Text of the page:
Reading for me has been spiritual practice.  Not always, of course.  Like when I read the paperback version of The Billion Dollar Hobo, for instance.  But reading is transcendental.  It takes you places-- at speeds unknown in the "real" world.  You can transport yourself to another universe by reading.  You can travel back (or forth) in time.  Reading is learning, is stretching of the intellect.

As opposed to drinking, which can transport you to another reality, yes, but at the cost of a severe headache and hangover.

That's why writing is so important.  Writing what is on your mind and really feeling it, really getting down with what you're thinking and what you feel can be so important.  Communicating with others, now and in the future, your writing can do that.  Writing something down puts it out there for the potential of another's experience.  Be they sibling, spouse, or space-alien.

Recently, I took a walk back in time by digging out one of my old journals and reading through it.  Nearly twenty years had passed since I had cracked the binding on this particular journal.  I ended up reading the entire thing in a couple hours.  But even more interesting-- when I dug out the journal, I found a letter that I had written to one of my friends.  It had to be about 15 years old.  I had written it and sealed it up, not knowing if it would ever be delivered to him or not.  I had lost touch with him and didn't know if I'd ever reconnect with him.  Just recently, we re-established contact, and he visited the area and we met for drinks and caught up.  So when I found the letter, I was excited to share it with him.  I sent it to him with a note about how I didn't even know what I had written, but how it had come about and about how old the letter was.  I told him that I would love to hear from him about what I said, after he received and read the letter.

Of course, I haven't heard anything.  But it's only been a couple weeks.  Just another reason for him to get back in touch with me, right?

Reading can heal you, can make you a better person.  It is powerfully transformative.  Use it with respect.  As one does with writing, as well.

Friday, February 3, 2012

Games People Play

When you were a child, what games did you play in your house or neighborhood?

 My sister and I didn't play games together very often, because I would always be accused of cheating.  I did have the advantage of being older, and therefore more "learned" than her.  If we did play a game, at the first sign of my sister losing or my winning the game, out came the accusation.  So we didn't do board games much.

I remember playing Stratego a bit, and liking it.  But that was probably because I won.  But I didn't cheat.  I just had superior intellect.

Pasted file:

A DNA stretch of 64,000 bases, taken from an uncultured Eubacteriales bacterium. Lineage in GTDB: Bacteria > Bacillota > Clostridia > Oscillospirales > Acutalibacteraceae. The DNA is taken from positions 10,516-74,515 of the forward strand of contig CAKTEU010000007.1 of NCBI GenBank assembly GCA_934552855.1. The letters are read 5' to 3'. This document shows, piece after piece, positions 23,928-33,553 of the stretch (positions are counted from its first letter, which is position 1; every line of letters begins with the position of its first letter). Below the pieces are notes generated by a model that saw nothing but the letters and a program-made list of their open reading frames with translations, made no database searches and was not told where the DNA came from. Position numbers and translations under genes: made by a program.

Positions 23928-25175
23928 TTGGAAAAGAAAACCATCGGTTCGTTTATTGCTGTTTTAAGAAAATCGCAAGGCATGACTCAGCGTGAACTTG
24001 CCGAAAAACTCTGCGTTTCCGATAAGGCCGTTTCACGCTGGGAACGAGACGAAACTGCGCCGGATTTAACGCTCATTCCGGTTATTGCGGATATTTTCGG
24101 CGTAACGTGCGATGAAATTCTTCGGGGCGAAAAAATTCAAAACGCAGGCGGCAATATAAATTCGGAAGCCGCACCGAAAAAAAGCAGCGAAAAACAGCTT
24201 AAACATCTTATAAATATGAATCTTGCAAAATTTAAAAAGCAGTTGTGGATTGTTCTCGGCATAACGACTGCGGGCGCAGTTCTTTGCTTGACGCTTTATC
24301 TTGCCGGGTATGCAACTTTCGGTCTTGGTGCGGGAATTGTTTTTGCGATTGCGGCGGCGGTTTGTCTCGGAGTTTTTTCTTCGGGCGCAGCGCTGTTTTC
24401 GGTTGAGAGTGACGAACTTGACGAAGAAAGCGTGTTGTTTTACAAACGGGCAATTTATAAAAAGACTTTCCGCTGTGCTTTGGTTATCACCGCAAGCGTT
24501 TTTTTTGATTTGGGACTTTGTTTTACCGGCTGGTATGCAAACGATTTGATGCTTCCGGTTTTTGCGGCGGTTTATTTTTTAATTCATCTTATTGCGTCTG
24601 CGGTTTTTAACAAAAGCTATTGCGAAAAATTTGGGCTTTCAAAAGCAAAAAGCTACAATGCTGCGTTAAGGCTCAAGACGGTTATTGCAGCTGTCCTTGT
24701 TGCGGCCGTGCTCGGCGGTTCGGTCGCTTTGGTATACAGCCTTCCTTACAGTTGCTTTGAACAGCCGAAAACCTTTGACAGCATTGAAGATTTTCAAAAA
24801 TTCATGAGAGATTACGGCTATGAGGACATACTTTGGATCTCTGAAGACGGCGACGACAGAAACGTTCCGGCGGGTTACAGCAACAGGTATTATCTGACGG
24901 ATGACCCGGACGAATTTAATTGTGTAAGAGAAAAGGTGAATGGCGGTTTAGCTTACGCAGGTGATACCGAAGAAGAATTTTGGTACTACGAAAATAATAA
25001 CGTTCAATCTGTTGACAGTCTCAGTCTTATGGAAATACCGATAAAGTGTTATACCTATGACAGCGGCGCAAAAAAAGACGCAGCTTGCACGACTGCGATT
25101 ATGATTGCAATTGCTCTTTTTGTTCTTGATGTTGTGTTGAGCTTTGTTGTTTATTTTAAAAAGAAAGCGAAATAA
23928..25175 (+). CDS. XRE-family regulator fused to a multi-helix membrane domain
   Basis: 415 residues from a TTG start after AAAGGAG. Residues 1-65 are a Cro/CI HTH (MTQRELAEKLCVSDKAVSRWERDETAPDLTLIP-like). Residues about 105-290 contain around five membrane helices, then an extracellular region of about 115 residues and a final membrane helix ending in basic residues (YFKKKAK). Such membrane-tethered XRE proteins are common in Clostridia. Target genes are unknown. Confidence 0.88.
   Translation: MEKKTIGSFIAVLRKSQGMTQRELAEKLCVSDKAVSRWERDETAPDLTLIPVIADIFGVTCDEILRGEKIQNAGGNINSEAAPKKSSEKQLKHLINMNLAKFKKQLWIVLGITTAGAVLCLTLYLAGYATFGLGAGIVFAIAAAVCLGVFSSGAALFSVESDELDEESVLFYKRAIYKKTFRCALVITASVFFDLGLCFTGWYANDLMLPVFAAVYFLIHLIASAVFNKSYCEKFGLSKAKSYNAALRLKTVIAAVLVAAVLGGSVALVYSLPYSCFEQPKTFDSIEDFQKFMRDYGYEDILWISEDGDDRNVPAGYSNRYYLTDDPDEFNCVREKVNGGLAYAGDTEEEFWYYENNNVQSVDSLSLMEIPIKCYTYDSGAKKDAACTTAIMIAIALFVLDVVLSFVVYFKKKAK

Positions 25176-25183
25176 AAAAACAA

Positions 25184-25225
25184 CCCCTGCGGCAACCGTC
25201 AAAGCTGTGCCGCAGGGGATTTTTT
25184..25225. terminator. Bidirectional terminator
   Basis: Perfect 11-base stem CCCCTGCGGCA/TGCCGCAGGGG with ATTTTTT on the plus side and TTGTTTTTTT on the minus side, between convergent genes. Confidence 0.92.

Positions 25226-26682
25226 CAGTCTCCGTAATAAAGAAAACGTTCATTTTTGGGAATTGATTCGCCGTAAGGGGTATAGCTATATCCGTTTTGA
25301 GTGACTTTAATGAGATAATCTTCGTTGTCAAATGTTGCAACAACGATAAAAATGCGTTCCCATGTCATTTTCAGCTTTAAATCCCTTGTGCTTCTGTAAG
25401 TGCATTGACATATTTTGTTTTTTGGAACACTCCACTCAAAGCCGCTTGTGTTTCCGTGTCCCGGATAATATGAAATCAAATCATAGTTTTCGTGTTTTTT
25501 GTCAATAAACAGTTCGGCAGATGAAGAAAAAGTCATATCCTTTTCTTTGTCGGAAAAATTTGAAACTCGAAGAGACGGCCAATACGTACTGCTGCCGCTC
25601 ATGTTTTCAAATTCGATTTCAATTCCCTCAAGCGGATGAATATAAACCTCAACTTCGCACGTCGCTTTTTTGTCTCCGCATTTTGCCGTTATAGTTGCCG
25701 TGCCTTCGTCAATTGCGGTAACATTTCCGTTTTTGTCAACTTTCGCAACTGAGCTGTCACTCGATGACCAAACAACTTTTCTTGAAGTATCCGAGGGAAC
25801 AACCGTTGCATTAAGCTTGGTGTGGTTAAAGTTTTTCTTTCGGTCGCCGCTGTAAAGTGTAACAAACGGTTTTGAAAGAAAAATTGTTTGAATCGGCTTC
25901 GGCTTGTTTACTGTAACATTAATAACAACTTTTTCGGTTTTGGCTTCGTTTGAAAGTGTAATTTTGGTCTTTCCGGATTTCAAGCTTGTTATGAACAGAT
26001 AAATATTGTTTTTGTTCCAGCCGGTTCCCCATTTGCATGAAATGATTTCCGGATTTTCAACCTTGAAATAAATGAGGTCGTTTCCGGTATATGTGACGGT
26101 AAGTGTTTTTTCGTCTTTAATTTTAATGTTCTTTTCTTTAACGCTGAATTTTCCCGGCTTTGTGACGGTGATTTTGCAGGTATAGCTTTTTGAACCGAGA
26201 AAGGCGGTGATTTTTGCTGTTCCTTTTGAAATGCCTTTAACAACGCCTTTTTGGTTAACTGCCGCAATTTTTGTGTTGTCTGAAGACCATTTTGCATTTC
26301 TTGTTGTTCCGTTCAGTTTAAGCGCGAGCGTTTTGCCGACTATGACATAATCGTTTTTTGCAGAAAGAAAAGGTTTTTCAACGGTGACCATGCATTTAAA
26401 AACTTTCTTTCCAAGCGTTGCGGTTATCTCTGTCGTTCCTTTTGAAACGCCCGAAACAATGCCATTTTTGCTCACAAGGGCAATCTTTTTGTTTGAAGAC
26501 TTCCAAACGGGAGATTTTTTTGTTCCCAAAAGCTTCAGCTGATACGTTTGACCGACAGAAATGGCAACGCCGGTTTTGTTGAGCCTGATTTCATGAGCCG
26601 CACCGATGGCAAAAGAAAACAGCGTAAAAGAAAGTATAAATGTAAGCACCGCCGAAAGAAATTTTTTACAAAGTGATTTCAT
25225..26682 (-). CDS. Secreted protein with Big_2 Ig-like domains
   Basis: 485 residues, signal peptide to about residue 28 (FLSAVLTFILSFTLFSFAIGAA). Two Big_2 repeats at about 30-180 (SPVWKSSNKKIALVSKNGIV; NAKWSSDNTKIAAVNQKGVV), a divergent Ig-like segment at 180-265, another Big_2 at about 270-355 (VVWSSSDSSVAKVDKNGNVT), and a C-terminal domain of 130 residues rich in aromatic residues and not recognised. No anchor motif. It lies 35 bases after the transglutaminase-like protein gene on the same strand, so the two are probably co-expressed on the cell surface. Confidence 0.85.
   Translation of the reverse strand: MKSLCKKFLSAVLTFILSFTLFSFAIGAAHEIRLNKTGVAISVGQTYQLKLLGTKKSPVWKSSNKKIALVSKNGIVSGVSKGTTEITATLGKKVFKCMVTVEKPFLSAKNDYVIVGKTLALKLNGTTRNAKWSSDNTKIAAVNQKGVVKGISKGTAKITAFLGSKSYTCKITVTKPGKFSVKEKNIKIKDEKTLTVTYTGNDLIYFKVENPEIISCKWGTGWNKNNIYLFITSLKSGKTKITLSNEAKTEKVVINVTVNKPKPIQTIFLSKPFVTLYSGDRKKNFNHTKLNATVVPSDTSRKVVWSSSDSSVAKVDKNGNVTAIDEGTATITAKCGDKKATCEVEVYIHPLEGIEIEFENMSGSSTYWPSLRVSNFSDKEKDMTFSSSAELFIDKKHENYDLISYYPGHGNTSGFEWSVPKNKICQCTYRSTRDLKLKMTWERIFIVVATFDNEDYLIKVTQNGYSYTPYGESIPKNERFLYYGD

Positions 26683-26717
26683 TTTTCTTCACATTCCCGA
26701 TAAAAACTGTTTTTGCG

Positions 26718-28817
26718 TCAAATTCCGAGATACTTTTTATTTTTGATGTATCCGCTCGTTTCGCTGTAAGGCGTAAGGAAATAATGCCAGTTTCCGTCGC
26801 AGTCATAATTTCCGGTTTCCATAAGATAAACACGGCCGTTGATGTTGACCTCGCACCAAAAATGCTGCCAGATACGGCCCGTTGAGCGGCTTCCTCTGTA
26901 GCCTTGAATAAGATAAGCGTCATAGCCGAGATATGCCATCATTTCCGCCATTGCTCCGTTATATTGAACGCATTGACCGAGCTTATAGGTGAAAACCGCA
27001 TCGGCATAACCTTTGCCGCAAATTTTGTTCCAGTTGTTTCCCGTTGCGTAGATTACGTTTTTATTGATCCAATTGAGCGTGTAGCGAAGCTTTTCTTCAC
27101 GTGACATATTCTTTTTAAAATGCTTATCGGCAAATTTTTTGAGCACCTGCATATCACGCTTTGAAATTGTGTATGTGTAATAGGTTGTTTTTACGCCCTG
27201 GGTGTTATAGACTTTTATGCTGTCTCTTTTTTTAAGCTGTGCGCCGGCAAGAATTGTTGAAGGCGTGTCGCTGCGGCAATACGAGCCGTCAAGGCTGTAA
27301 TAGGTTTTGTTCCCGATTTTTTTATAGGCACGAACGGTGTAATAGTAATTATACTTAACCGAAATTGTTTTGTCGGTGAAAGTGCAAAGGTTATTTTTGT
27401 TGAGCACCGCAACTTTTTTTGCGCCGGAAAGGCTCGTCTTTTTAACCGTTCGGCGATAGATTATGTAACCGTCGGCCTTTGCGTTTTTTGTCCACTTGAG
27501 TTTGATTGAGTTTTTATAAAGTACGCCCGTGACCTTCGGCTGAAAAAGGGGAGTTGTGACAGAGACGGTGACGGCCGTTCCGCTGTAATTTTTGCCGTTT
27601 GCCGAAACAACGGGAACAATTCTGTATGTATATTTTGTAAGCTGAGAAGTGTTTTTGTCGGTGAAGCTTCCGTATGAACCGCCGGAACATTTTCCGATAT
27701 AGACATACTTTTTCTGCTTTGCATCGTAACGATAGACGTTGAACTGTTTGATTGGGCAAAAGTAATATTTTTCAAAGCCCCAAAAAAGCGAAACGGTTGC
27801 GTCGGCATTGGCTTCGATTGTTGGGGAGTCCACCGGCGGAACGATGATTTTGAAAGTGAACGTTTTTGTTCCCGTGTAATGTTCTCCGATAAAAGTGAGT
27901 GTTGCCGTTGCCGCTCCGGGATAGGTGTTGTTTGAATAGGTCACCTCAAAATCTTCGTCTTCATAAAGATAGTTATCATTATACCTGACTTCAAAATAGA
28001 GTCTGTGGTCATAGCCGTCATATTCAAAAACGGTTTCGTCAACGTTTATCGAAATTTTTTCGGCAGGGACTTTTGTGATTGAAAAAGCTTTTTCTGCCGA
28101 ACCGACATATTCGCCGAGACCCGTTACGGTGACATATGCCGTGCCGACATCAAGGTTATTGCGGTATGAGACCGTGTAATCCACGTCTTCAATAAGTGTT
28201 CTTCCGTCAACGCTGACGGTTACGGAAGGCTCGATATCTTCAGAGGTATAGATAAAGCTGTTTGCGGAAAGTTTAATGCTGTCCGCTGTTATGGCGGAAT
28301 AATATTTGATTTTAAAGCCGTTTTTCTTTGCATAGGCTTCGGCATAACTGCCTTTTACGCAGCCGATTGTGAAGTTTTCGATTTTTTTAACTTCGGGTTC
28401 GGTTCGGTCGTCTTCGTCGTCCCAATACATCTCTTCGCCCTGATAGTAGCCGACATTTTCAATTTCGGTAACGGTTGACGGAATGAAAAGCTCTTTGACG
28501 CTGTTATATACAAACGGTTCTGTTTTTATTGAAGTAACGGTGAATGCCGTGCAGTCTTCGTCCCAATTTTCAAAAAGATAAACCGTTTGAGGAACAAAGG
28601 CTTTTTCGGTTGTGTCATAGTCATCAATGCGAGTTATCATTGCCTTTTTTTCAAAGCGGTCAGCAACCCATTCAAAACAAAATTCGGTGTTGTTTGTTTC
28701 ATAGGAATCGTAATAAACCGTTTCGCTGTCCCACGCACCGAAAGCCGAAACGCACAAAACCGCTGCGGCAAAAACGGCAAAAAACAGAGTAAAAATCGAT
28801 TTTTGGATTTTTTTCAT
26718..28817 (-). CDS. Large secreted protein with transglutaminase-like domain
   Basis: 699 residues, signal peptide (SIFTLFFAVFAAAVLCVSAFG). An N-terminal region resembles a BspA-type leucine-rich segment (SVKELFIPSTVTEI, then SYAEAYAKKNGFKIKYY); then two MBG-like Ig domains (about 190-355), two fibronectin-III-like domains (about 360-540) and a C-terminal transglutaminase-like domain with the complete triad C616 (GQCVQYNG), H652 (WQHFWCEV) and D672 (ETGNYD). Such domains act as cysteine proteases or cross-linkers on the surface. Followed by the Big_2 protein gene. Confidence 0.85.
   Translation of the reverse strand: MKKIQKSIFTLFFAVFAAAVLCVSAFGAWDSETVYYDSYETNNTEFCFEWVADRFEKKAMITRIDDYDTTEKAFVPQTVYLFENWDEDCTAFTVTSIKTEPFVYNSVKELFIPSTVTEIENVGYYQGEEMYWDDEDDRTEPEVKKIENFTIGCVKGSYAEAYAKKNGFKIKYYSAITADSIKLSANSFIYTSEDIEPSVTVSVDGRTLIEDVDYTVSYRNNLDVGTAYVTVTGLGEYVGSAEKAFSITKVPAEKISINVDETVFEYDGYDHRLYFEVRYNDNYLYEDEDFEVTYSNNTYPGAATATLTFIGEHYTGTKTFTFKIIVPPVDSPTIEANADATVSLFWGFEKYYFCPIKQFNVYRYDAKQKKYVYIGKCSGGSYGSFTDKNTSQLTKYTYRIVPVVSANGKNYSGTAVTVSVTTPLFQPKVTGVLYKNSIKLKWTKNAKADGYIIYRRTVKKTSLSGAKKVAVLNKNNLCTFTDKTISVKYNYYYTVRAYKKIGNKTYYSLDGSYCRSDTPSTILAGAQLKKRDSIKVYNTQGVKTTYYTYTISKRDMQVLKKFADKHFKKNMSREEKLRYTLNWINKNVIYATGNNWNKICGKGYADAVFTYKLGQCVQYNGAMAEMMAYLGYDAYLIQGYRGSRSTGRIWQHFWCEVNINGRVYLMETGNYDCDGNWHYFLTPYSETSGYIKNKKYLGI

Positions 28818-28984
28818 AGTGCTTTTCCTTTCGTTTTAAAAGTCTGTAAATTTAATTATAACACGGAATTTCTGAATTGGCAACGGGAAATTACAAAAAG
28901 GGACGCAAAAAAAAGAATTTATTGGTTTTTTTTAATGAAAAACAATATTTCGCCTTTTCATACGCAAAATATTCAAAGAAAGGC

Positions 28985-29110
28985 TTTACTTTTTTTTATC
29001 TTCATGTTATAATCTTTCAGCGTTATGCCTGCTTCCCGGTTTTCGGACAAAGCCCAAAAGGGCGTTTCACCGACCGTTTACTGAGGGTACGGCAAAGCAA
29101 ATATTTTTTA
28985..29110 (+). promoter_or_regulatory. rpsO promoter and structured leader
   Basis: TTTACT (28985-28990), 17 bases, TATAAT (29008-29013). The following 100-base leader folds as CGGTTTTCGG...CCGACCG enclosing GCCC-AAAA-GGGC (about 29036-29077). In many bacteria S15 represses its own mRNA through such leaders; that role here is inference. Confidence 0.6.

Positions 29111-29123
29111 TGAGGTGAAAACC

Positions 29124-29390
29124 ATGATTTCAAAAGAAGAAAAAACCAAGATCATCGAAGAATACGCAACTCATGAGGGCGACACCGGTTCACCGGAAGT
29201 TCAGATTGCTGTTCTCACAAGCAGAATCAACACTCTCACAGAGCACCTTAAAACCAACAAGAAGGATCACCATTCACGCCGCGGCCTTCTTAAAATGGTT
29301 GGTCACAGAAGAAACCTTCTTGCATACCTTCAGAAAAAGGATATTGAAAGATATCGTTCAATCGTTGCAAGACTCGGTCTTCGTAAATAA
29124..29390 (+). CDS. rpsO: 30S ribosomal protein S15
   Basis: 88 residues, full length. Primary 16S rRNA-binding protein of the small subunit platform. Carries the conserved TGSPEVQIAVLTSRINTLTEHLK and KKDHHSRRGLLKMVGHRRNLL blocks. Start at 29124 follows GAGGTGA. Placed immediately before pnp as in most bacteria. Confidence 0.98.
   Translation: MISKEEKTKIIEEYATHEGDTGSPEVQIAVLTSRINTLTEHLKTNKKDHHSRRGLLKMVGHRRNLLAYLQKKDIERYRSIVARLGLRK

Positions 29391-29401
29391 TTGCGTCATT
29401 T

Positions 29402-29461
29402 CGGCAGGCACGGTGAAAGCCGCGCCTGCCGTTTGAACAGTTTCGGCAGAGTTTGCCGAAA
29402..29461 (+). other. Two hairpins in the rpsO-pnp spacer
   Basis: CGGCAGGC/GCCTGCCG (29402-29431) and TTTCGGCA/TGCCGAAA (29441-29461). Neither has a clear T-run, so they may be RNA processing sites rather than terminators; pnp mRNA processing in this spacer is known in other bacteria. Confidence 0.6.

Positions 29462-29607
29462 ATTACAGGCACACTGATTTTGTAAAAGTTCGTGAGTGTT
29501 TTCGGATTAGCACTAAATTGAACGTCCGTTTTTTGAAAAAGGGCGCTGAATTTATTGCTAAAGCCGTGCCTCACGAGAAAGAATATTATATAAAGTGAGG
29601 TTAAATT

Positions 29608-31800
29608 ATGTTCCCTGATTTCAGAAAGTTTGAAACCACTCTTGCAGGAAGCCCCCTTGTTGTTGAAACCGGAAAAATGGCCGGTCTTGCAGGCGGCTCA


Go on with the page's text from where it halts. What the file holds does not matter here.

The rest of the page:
We had fun playing with her tape recorder for a while.  We'd listen to music and sing along, and sometimes do silly commentaries on the lyrics.  My sister wanted to be a singer when she grew up.  She performed for us a couple times, signing along with a record.  (This was before Karaoke was invented.)  I think I still have some cassette tapes that she and I made, pretending to have a "show" and doing skits.  I wonder if those cassettes would still play...

We played Monopoly a bit, and Life.  We had a lot of board games...  Monster Dash.  We enjoyed Bingo and Yahtzee.  We even played Trivial Pursuit a few times.

I remember playing quite a few games of tag.  Freeze tag and cartoon tag-- lots of different variations on just the simple chase game.  In cartoon tag you could be "safe" if you said a cartoon just before you were tagged by the person who was "it," as long as it was a cartoon nobody else had said already.  What other variations were there?  Blob tag, where the "it" person tags people and they become part of the "it" blob, all together running around trying to tag the last of the running free folks...

We played some serious hide and seek somedays.  I could usually lose myself in my mom and dad's walk-in closet.  Even if you turned the light on, you couldn't see through the hanging clothes. 

We played some video games, but not a lot.  We didn't have the game systems like a lot of our friends did.  I did eventually get an Atari 5200 and played a bunch of Pac-Man and Joust, River Raid, Pitfall, and even Breakout.  I made a nuisance of myself borrowing games from a family friend regularly.  I'd ride my bike over to their house just to ask if I could borrow a game or two, since I didn't have the money to buy the games for myself, and I didn't have a job at the time (I was underemployed then, too).

I am thankful for the safety and comfort that I was afforded during my childhood, such that play was allowed and encouraged.  Thanks to mom and dad for doing a great job for us kids.  I know it wasn't always easy.